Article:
In July 1945, when Secretary of War Henry Stimson informed General Dwight Eisenhower that the government was preparing to drop an atomic bomb on Japan, Eisenhower believed, according to his memoirs, that “there were a number of cogent reasons to question the wisdom of such an act.” He told Secretary Stimson of his “grave misgivings, first on the basis of my belief that Japan was already defeated and that dropping the bomb was completely unnecessary, and secondly because I thought that our country should avoid shocking world opinion by the use of a weapon whose employment was, I thought, no longer mandatory as a measure to save American lives.”
Many historians have since come to the same conclusion as General Eisenhower, compiling substantial evidence that, moral considerations aside, the use of the atomic bomb was unnecessary as a means to end the war and prevent an eventual U.S. invasion of the Japanese mainland. William Leahy, Chief of Staff to Presidents Roosevelt and Truman, wrote in his memoirs that “the use of this barbarous weapon at Hiroshima and Nagasaki was of no material assistance in our war against Japan . . . My own feeling was that, in being the first to use it, we had adopted an ethical standard common to the barbarians of the Dark Ages.”
Whatever the actual motivations for dropping the atomic bomb on two heavily-populated civilian cities with no warning and no opportunity to flee – whether Truman really believed he was saving American lives; or did not truly believe the Japanese were close to surrender; or wished to send a message to the Soviets at what was essentially the beginning of the Cold War – morality was not a relevant consideration. Had Germany or Japan at the time possessed a nuclear weapon, there is little question they, too, would have used it. It is thus not that America was morally unique, only that we were technologically capable; we were the only country with the bomb, and so we used it.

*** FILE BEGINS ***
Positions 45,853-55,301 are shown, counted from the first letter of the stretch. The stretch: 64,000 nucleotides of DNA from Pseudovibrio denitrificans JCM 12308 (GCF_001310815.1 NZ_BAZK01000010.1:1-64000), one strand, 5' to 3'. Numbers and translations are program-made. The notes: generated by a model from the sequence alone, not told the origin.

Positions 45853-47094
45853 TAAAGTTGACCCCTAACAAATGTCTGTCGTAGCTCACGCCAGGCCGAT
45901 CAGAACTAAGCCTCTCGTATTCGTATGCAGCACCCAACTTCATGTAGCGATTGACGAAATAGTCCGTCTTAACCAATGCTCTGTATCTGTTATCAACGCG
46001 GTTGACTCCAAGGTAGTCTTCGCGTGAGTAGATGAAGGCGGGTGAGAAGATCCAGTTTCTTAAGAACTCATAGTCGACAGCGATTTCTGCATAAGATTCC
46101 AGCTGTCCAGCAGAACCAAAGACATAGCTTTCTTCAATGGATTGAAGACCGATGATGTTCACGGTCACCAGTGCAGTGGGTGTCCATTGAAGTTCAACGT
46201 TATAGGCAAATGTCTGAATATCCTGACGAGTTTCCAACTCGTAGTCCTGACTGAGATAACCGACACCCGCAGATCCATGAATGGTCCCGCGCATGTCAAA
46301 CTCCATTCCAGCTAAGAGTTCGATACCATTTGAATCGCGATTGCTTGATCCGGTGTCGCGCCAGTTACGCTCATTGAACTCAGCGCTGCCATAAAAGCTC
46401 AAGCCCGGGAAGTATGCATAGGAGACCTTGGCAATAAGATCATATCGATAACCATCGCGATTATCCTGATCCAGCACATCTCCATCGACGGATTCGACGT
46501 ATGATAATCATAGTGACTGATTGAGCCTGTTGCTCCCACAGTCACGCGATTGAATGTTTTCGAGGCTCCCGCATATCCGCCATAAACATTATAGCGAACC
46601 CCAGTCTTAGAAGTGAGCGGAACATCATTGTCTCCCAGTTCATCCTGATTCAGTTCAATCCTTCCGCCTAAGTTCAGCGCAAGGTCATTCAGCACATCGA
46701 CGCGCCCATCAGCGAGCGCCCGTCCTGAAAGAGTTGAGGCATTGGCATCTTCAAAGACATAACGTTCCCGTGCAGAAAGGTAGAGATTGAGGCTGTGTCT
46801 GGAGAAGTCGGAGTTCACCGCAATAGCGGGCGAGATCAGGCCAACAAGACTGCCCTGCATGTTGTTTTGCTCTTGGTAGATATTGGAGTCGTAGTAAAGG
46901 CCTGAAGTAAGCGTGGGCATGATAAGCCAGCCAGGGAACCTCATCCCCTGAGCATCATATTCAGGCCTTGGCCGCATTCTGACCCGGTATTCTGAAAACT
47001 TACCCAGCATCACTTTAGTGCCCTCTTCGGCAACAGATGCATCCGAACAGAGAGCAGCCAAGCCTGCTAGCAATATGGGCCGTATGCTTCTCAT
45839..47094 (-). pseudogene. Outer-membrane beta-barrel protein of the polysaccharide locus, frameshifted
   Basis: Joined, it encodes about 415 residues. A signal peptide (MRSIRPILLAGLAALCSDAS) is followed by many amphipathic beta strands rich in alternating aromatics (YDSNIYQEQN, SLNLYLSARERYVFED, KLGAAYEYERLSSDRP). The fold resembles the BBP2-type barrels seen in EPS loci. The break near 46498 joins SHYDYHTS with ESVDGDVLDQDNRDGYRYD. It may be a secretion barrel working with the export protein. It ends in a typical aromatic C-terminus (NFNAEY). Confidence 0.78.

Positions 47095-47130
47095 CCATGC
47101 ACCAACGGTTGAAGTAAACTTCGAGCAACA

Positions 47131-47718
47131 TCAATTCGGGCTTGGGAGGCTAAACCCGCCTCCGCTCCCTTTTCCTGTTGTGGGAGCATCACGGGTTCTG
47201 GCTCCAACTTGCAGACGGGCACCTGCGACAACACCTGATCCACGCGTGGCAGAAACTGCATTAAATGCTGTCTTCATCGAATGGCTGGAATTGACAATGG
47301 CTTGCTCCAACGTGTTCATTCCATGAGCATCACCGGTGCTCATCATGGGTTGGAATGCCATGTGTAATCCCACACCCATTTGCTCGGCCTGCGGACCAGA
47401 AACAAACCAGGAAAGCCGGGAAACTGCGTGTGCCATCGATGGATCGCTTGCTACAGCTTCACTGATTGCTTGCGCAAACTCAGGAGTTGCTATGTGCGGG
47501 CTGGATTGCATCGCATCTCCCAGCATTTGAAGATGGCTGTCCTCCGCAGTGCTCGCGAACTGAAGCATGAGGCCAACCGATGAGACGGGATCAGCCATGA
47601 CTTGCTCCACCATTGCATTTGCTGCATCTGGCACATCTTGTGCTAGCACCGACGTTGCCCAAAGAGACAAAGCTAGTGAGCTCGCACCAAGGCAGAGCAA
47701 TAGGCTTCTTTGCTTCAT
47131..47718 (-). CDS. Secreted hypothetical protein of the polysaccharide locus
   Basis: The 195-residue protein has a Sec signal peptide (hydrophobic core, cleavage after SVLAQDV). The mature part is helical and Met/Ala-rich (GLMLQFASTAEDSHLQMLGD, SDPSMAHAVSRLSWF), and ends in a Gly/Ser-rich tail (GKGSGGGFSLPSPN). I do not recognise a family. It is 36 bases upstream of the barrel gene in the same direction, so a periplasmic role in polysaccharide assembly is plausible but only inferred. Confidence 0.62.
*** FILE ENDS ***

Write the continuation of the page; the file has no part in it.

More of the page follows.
In 1946, the American Federal Council of Churches issued a Report on Atomic Warfare and the Christian Faith, stating that “whatever be one’s judgment of the war in principle, the surprise bombings of Hiroshima and Nagasaki are morally indefensible.” Others also questioned the decision to drop the A-bomb, but it was a quiet debate, one that failed to penetrate in any meaningful way the American civic conversation. “It has become appallingly obvious,” said Albert Einstein, “that our technology has exceeded our humanity.
As an American born fourteen years after the war ended, having never served in the military or fought in a war, I have lived a privileged and sheltered life, an existence of middle-class comfort that I often take for granted. I understand that moral reflection is often a non-existent luxury in the heat of war. But it is imperative that, as citizens and human beings with a moral conscience, we continue to ask questions of and debate our past actions. For we have, in the words of Robert Kennedy “unlocked the mystery of nature . . . [and] must live with the power of complete self-destruction. This is the power of choice, the tragedy and glory of man.” The real dangers come from us, from the egos, passions, prejudices and jealousies of humanity itself. It is these forces we must together overcome or, in the end, we will defeat ourselves.